Welcome to the October 2020 Gradle Build Tool newsletter.
This issue covers the news for the community, and the new releases of Gradle Build Tool, Gradle Enterprise, and Android Studio.
From the Community
- Microservices — Architecture Nihilism in Minimalism’s Clothes - discusses different build patterns for microservices architecture
- Surfacing Gradle Build Scans Within GitHub Actions Workflows - demonstrates how to expose build scans in GitHub Actions workflows
- Gradle Dependencies: Scanning With New Snyk Gradle Plugin - introduces a new Gradle plugin for scanning dependencies for known security vulnerabilities with Snyk
- Ibotta’s Solution for AOP Weaving on Android - introduces a new AspectJ AOP weaving Gradle plugin for Android
- Android Devs! Let’s Generate Our Own Strings JSON with a Gradle Plugin - shows how to use JSON instead of XML for String resources in an Android app using a custom Gradle plugin
- How I Automated Database Schema Migrations in a Multi-Tenant Database Model - demonstrates how to automate database migrations with Liquibase and Gradle
- Unit & Integration Testing Kafka and Spark - explains different ways to test Spark/Kafka-based applications with Gradle
- Build your HiveMQ Extensions with Gradle - introduces a Gradle plugin for building HiveMQ extensions
- Creating a Command-Line Application in Kotlin - shows how to build a simple Kotlin application with Gradle and IntelliJ IDEA
- The Power of Frustration - shares a positive experience of contributing to Gradle
- Embracing Developer Productivity Engineering in Android - a video series about the importance of the discipline of Developer Productivity Engineering
- Gradle, the Ultimate Alligator(Delegator) - a video explaining various aspects of Gradle in the context of Android builds
- Shadow Plugin 6.1.0 adds support for configuration caching and configuration avoidance
- Micronaut 2.1 includes a new Gradle plugin
- Errorprone Plugin 1.3.0 adds support for Java toolchains
- JMH Plugin 0.5.2 adds support for configuration caching
- jOOQ Plugin 5.0 adds support for configuration caching and the Kotlin DSL
From the Gradle Build Tool Team
We started regularly sharing various #GradleTips on Twitter that we hope you’ll find useful. Follow us on Twitter to get them as well as other updates.
You can use the `because` clause to document why a specific dependency is needed in your project. The reason will also be visible in build scans and in the command-line dependency insight report. #GradleTips pic.twitter.com/pZR4XEppLx— Gradle (@gradle) October 7, 2020
- Modernizing the Groovy build at Madrid-GUG (slides and video are available online)
- Keeping growing software projects under control with Gradle (at upcoming Joker online conference)
Gradle 6.7 has been released and is packed with new features and enhancements. As of this release, the file system watching feature that makes incremental builds faster is ready for production use. This release also brings Java toolchain support that makes it much easier to build JVM projects using a different version of Java than the one Gradle is running on. Running on and building with Java 15 is also supported. See release notes for details and information about other improvements in this release.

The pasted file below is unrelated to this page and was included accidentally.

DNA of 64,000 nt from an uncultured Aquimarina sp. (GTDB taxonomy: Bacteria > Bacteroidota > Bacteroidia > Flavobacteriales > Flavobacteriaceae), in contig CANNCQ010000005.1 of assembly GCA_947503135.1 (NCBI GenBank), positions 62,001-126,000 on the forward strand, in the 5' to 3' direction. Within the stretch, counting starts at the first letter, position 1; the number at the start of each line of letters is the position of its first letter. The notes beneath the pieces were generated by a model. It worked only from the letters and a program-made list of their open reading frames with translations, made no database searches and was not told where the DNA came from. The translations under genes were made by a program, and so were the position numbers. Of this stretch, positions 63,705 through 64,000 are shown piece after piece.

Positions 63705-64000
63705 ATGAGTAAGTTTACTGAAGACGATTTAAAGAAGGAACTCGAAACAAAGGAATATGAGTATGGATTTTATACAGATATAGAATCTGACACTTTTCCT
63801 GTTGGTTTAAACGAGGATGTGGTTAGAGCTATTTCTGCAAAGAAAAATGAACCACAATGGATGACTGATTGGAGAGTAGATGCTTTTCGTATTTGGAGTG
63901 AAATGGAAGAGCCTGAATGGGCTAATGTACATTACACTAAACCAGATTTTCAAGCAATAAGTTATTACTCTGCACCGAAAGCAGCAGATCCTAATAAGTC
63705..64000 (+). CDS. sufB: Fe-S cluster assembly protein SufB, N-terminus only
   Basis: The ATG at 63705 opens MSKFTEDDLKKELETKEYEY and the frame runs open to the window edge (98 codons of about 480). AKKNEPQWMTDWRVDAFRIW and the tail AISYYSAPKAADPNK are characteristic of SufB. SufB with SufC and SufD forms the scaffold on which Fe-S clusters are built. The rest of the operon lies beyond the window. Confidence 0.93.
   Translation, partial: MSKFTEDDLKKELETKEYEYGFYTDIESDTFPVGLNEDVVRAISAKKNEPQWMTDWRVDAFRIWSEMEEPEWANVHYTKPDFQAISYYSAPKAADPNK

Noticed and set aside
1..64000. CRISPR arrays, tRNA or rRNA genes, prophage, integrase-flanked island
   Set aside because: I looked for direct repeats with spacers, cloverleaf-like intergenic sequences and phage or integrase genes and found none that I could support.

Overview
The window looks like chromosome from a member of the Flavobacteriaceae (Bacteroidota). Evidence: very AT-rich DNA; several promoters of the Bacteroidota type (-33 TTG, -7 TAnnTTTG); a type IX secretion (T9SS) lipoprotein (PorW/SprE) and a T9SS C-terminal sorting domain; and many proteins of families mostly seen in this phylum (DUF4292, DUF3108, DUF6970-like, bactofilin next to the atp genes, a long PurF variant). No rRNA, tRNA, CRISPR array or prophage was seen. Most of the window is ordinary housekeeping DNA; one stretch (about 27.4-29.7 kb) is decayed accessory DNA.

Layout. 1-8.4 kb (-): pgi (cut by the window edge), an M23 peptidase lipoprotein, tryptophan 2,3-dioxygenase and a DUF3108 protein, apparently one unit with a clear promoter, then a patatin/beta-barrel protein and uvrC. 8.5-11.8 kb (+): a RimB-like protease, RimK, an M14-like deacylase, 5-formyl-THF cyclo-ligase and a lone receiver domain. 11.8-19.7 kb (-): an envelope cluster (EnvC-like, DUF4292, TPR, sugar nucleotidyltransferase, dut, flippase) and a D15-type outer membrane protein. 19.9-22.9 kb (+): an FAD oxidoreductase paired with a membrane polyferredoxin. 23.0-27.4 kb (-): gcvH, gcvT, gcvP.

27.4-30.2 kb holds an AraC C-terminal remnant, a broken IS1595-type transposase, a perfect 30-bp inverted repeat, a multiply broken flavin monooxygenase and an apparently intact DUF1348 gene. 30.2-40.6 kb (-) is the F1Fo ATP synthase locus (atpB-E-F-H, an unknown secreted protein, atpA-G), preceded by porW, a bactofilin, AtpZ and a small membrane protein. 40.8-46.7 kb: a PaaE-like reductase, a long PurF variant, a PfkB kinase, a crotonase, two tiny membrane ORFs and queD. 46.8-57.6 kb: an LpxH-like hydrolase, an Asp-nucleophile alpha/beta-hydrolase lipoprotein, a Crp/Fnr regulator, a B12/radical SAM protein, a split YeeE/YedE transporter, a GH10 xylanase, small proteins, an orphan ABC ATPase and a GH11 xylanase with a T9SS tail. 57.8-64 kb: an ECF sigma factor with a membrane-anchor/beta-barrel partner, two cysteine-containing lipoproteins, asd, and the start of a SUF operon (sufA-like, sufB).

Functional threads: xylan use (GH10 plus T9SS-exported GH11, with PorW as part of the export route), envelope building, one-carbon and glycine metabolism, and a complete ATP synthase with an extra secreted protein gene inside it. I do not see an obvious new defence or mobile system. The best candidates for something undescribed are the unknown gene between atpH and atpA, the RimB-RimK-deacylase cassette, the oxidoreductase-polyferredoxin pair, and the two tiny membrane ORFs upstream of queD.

Gradle Enterprise 2020.4
Gradle Enterprise 2020.4 has been released and ships with a number of highly anticipated features. Correlation and detection analysis of similar build failures makes it easy to identify whether a build failure is isolated or widespread. The improved fault tolerance for distributed testing decreases the disruptions caused by unreliable network environments. More build history can be retained than before thanks to more efficient build data storage. Configuring and administering a Gradle Enterprise installation is also now much more convenient. See release notes for details.
Android Studio 4.1
Android Studio 4.1 has been released. It brings a number of improvements including a faster feedback loop with “apply changes”. This is the first release that is compatible with Gradle’s experimental configuration cache. However, we recommend that early adopters of configuration cache use the latest 4.2 canary version to get all the latest bug fixes. See the blog post for details about this release.
- Nov 10 9:00 am PT (2.5 hours): Hands-On Workshop: Introduction to Developer Productivity Engineering
- Nov 17-18 8:30 am PT (4 hours each day): Training: Introduction to Gradle
- Nov 19 9:00 am PT (3.5 hours): Training: Maven Build Cache Deep Dive
- Dec 17 9:00 am PT (3.5 hours): Training: Gradle Build Cache Deep Dive
See the Gradle Training webpage for an up-to-date list of all upcoming educational and training events.
If you have some news you’d like us to share in the next issue, use
#gradle on Twitter or send us an email with the details to email@example.com.
Until next time!
—The Gradle Team